ave you ever driven a car with a stick shift? If so, you know that stepping on the clutch is absolutely crucial before shifting gears. If you forget that prerequisite, you’ll hear grinding noises that could cost you lots of money.
(I do realize this illustration sounds alien to some. You may have no idea what a “stick shift” is. How about this illustration instead: When it comes to performing a specific function on a computer, you need to press the “shift” key before pushing the F4 key. If you don’t, the F4 key performs a completely different function. That’s similar to what I mean. But the stepping-on-the-clutch-before-shifting-gears illustration has more drama to it.)
My point is that some actions require a preliminary step, without which you can’t accomplish your goal. In our day and age, when people have negative notions about religion, we may need to pave the way for gospel conversations before asking them where they’ll spend eternity or whether they know God personally or how they deal with their “sin problem.”
After Jesus asked a woman at a well for some water and conversed about why He would do such a culturally unusual thing, He then spoke about “living water” that springs “up to eternal life.” This dialogue paved the way for the good news that He was the Messiah and all that that entailed—such as some convicting insights about her moral failures and theological correction of her views about worship (see John 4:1–26).
Sometimes we need to pave the way for the gospel with words that prepare people to overcome prejudices, listen carefully, and hear accurately. Sometimes we need to step on the clutch before shifting gears. I can think of at least three different kinds of “clutches” we might want to use to pave the way for evangelistic dialogues with people we know and care about.
The Clutch of Permission
I know some people who need lead time before discussing heavy issues. They’re actually interested but probably won’t handle it well if someone just switches from light chatting about the weather to serious issues of eternity. And they’d appreciate being asked for an “okay” before making that dramatic leap.
I think there is wisdom in asking for permission before beginning the conversation. In some ways, it shows respect for the person and esteem for the topic. A permission question can sound something like this: “I wonder if you’d ever be up for talking about spiritual things. We’ve talked about a lot of other things. Would it be okay if we chatted about faith sometime?” In addition to showing people you don’t just want to force your agenda on them, it also shows you respect them, their time, and sensitivities.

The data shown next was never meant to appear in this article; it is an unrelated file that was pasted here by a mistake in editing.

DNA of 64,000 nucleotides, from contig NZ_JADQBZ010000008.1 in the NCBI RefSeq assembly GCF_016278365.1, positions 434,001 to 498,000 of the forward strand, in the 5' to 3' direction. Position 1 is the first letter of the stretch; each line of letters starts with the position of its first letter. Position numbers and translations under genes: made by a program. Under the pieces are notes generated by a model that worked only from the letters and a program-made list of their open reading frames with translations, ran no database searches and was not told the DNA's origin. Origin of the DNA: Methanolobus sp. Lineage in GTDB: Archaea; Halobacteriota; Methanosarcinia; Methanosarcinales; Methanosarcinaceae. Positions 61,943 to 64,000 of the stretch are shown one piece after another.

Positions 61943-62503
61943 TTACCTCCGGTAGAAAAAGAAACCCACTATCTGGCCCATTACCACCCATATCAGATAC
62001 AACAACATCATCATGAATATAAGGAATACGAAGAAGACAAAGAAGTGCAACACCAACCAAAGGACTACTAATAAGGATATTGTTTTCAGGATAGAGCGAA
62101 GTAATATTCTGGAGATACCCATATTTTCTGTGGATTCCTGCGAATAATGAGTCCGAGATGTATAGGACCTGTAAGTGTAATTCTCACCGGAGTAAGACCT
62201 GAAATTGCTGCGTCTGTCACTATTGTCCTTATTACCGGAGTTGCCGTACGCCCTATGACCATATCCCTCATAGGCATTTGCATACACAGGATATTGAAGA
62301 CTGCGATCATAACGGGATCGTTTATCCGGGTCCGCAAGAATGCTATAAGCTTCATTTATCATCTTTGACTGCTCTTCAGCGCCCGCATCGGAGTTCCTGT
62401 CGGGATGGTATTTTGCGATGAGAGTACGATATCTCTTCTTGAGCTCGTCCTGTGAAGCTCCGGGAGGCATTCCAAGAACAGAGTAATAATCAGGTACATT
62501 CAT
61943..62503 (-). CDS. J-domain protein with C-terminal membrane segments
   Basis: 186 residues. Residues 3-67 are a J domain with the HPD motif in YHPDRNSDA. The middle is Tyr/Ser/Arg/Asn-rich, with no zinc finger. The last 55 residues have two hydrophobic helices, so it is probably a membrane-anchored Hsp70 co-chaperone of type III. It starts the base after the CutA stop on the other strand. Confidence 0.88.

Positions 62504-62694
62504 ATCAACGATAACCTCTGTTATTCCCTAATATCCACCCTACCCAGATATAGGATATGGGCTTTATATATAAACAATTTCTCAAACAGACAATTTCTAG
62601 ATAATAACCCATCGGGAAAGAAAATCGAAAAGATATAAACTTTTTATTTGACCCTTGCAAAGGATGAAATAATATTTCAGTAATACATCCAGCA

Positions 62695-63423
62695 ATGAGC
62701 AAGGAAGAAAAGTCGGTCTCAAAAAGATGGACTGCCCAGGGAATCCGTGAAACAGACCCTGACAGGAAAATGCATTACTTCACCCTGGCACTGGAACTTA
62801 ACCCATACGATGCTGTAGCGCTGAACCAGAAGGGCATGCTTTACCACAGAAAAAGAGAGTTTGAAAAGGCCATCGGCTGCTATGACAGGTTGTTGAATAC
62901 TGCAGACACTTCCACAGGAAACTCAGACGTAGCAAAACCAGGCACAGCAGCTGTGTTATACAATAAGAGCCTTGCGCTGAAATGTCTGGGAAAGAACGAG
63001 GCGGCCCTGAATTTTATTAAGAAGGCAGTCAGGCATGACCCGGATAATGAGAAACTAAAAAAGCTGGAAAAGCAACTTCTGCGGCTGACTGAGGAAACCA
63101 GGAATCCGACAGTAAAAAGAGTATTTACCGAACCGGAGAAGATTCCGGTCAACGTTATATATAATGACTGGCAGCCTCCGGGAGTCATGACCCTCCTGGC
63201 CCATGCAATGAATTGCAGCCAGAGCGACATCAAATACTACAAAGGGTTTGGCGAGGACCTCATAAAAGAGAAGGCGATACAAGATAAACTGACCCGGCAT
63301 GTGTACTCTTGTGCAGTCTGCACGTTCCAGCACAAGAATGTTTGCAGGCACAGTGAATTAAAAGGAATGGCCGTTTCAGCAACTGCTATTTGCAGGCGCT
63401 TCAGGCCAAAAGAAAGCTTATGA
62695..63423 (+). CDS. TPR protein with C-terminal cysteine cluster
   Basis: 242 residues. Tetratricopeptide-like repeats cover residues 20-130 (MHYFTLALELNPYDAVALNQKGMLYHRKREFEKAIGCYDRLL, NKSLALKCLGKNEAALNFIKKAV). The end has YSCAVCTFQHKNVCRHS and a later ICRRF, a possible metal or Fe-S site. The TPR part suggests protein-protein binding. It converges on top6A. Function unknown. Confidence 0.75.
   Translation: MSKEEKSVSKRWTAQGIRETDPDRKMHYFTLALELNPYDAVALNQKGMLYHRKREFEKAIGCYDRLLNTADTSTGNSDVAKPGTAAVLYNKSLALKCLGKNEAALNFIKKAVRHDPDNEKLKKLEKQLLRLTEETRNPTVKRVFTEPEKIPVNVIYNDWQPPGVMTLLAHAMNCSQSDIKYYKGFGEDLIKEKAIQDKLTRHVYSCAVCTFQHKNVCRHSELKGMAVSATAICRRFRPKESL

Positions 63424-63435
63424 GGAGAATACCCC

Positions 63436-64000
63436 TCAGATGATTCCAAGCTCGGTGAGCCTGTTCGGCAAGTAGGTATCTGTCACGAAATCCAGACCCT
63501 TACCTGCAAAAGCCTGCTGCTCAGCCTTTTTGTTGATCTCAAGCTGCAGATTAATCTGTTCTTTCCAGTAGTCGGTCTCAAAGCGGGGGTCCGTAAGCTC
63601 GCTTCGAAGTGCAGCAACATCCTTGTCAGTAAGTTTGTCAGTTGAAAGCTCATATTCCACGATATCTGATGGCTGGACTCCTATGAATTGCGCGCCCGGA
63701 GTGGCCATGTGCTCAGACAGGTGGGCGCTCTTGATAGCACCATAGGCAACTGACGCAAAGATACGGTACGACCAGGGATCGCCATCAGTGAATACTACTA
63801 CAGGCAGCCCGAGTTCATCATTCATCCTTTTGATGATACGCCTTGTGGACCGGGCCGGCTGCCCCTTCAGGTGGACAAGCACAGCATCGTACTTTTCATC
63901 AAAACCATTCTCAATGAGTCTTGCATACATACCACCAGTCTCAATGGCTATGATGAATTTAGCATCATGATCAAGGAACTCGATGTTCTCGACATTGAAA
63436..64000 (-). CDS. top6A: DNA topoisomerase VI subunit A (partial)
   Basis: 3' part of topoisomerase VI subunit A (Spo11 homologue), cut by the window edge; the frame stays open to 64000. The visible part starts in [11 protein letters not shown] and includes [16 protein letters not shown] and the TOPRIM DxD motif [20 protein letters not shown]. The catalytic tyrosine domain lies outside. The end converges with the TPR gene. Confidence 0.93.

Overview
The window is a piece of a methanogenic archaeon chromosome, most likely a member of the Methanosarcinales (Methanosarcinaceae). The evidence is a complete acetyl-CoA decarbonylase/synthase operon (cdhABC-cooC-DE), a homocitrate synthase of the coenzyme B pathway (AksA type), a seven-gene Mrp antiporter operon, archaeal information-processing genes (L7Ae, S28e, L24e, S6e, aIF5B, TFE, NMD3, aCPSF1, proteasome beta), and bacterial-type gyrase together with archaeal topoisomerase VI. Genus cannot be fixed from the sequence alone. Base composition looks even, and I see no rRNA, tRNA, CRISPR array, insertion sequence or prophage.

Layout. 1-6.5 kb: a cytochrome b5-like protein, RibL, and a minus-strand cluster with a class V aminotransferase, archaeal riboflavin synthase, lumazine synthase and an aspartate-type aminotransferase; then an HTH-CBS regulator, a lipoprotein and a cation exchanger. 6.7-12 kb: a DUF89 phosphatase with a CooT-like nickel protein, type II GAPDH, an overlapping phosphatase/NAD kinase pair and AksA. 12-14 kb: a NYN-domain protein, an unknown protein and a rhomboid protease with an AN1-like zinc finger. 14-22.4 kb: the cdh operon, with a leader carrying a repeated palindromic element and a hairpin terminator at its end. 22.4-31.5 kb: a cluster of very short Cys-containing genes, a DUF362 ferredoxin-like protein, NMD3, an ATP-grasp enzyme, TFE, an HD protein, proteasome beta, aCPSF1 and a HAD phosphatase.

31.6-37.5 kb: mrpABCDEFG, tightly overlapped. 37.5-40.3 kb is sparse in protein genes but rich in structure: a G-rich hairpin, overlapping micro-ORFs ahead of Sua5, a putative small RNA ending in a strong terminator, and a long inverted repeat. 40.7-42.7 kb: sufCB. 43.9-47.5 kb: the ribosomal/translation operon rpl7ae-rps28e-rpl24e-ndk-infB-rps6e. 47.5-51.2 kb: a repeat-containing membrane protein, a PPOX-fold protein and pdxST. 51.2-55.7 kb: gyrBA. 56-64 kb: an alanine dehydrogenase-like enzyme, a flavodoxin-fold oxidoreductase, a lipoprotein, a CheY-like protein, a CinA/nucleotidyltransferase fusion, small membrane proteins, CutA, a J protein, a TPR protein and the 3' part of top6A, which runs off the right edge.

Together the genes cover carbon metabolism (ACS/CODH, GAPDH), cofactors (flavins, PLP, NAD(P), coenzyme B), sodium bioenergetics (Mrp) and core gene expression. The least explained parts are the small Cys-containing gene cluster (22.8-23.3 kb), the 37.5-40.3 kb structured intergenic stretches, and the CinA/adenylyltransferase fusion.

The permission question also gives people time to think about what they really do believe. Between the time of asking for permission and actually having the faith conversation, some people open up to ideas they might just reject on the spot if they feel backed into a corner.
The Clutch of Tone
Let’s face it. Some people have strong feelings about faith, and they’re not always pleasant ones. A lot of our friends have had bad experiences in church, have read horror stories about abusive clergy, or think Christians are a bunch of “hypocrites.” On top of this, “all have sinned and fall short of the glory of God,” and thus people “love darkness.” (see Rom. 3:23 and John 3:19).
We shouldn’t be surprised if the topic of faith elicits anger or other negative emotions. Some like to attack us with sarcasm or embarrass us at family gatherings or send scorching emails. Responding in kind makes things worse and shows us to be foolish just like them (Prov. 26:4).
One way to lower the temperature in the room or the blood pressure in their veins (and yours!) is to quietly acknowledge the tone of the conversation. I’ve sometimes said something like “I think I’ve struck a nerve, haven’t I?” or “Maybe this isn’t the best time or place for this conversation” or “I feel uncomfortable about how this is going.” Their response could direct you to move forward in a cooler atmosphere. Until you “step on the clutch” of setting a better tone, your evangelistic presentation may not yield the best response.
The Clutch of Common Ground
An increasing number of non-Christians consider our Christian faith implausible or just plain crazy. They view us as homophobic, intolerant, narrow-minded bigots, and apologetic arguments or archaeological evidence may not help. However, we can pave the way for their consideration by finding things we do have in common about the world of ideas or the arena of faith.
For example, when accused of being narrow minded, we could suggest that everyone says no to some ideas or beliefs. We’re all “narrow” about some things. If need be, we can point to extremes that most people reject. Philosophers like to use the example of “torturing babies” as something we can all be “intolerant” of. Once we find common ground with people, we can then pursue discussions of where those limiting ideas come from. Eventually we can posit the notion that we Christians get our views from God who has revealed them to us in the Bible.
Sometimes we should follow the apostle Paul’s example when he preached to secular skeptics on Mars Hill (Acts 17:16–34). He quoted their poets to make the points he wanted to establish. Once they started shaking their heads affirmatively, he showed how their ideas, expressed by their poets, aligned with truth in God’s Word.
This may not go as smoothly as we’d like. But I have found that stepping on the clutch of finding common ground can help a great deal. If we fail to do so, we may prompt noises even louder than grinding gears in cars with stick shifts. The gospel resonates with some things all people should know. They may have “suppressed the truth in unrighteousness” (see Rom. 1:18), but God can raise the dead. He did so for all who believe (see Eph. 2:1), and He can do so for the people He brings our way.